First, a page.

How Respiratory Pump Affects Venous Return, Animation.

How Respiratory Pump Affects Venous Return, Animation.

Venous return is the flow of blood from the
periphery back to the heart’s right atrium. Blood from the upper body returns via the
superior vena cava, blood from the lower body returns via the inferior vena cava. The rate of venous return is determined by
two factors: the pressure gradient between venous pressure and right atrial pressure;
and venous resistance. A decrease in right atrial pressure leads
to an increase in venous return, and vice versa. Breathing is one of the mechanisms that facilitate
venous return. This is known as thoracic pump, or respiratory
pump. During inspiration, the diaphragm moves down,
expanding the thoracic cavity, resulting in a decreased intra-thoracic pressure and a
subsequent expansion of the lungs. Part of this change in pressure is transmitted
across the walls of the heart, lowering right atrial pressure and thus facilitating venous
return. Another aspect of the diaphragmatic descent
is the concomitant increase in abdominal pressure. As the inferior vena cava passes through both
abdominal and thoracic cavities, an increase in abdominal pressure together with a decrease
in thoracic pressure squeeze the blood upward – toward the heart. On the other hand, left ventricular stroke
volume is decreased during inspiration. This is because the expansion of the lungs
causes pulmonary blood volume to increase and the blood flow from the lungs to the left
atrium to decrease. During expiration, the diaphragm moves up,
the pressure in the thoracic cavity reverses. Venous return decreases. Pulmonary blood vessels shrink pumping more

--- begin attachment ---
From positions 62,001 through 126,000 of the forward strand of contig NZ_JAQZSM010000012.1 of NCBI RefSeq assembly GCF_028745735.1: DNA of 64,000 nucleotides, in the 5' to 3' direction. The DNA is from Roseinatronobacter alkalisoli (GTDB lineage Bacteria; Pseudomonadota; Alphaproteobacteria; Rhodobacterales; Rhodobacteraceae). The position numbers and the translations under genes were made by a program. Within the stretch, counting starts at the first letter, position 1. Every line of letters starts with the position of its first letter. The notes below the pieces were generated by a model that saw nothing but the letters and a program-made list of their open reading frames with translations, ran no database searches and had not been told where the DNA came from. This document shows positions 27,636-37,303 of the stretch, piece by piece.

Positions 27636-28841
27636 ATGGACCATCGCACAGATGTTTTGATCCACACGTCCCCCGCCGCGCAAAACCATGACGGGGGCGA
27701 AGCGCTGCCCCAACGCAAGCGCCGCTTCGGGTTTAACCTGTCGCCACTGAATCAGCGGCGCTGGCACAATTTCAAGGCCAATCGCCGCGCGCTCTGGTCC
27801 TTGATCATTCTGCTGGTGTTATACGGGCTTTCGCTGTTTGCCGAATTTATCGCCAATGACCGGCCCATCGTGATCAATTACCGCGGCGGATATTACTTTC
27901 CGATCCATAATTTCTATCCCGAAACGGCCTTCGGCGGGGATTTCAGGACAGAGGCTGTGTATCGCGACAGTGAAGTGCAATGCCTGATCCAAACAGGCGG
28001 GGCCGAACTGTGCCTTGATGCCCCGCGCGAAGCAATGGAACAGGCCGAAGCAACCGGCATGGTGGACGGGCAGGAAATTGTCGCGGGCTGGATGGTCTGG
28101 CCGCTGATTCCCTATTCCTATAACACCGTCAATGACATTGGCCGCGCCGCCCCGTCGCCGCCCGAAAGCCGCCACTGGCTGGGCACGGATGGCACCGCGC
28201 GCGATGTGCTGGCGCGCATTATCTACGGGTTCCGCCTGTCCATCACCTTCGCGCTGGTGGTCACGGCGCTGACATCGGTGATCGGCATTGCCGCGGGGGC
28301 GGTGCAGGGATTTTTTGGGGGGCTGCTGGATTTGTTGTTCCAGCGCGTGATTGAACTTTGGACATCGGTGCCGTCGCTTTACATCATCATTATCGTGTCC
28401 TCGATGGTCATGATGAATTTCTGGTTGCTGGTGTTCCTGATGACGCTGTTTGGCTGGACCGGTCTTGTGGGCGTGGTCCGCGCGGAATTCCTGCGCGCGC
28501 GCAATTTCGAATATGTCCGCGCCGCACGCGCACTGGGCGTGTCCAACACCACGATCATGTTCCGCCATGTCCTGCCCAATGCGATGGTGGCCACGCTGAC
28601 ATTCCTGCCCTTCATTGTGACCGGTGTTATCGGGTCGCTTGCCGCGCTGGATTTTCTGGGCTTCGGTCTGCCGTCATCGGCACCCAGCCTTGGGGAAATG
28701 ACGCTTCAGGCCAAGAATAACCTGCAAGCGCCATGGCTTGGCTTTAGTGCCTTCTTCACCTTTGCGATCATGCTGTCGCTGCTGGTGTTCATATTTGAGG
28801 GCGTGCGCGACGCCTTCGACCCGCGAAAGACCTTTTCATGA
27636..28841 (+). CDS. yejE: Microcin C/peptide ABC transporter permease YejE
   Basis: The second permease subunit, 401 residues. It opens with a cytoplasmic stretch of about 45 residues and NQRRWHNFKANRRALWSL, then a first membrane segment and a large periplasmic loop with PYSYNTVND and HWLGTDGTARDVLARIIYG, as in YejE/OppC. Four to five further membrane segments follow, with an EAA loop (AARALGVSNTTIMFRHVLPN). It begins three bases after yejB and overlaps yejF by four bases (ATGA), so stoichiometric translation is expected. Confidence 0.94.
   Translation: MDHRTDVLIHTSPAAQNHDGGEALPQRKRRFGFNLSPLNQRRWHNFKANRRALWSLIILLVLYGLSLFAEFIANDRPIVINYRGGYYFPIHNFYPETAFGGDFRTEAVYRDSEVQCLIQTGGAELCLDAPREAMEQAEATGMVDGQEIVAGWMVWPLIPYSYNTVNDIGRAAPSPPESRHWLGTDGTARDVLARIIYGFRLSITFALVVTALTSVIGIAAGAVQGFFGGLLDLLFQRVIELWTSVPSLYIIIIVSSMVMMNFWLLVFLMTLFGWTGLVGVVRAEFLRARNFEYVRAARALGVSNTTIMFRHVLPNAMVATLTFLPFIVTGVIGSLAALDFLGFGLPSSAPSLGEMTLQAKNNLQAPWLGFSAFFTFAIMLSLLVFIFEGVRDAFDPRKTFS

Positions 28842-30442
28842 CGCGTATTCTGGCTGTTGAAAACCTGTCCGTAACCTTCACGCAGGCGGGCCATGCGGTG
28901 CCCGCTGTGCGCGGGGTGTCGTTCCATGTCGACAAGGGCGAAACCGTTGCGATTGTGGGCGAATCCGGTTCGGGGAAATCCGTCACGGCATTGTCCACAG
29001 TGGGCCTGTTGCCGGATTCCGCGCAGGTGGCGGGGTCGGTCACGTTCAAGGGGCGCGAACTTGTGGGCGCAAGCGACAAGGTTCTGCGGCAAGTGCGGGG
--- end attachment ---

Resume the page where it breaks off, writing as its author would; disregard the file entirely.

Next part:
blood through the pulmonary veins into the left atrium. Stroke volume increases as a result.

37 Replies to “How Respiratory Pump Affects Venous Return, Animation.”

  1. Just a note: Looking at the VR ans SV curves, some may wonder why they are changing in reverse directions? Doesn't Frank–Starling law state that increase in VR should increase SV as well? Very good question, and the answer is: there is a small delay for this to happen – the decrease in stroke volume during inspiration rather reflects the decrease in venous return from the previous expiration.

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  3. These videos are absolutely amazing. They have a great way of teaching us physiological effects via dynamic animations. This is so much better than lectures that drone on and on with words salads. Being able to visualize the physiology is so key! Thank you A.M.M.!

  4. Explained it perfectly !! It was difficult to understand how murmurs increased and decreased depending on inhalation or exhale. This background on how breathing effects venous return and stroke volume clarifies everything!

  5. Perfect! This answered my question, and clarified EXACTLY what i was looking for immediately and consisely! amazing work!

  6. Thank you so much for you video. How is the effect in the end diastolic and end systolic related to both respiratory phase. Could you explain about this? if you are possible.

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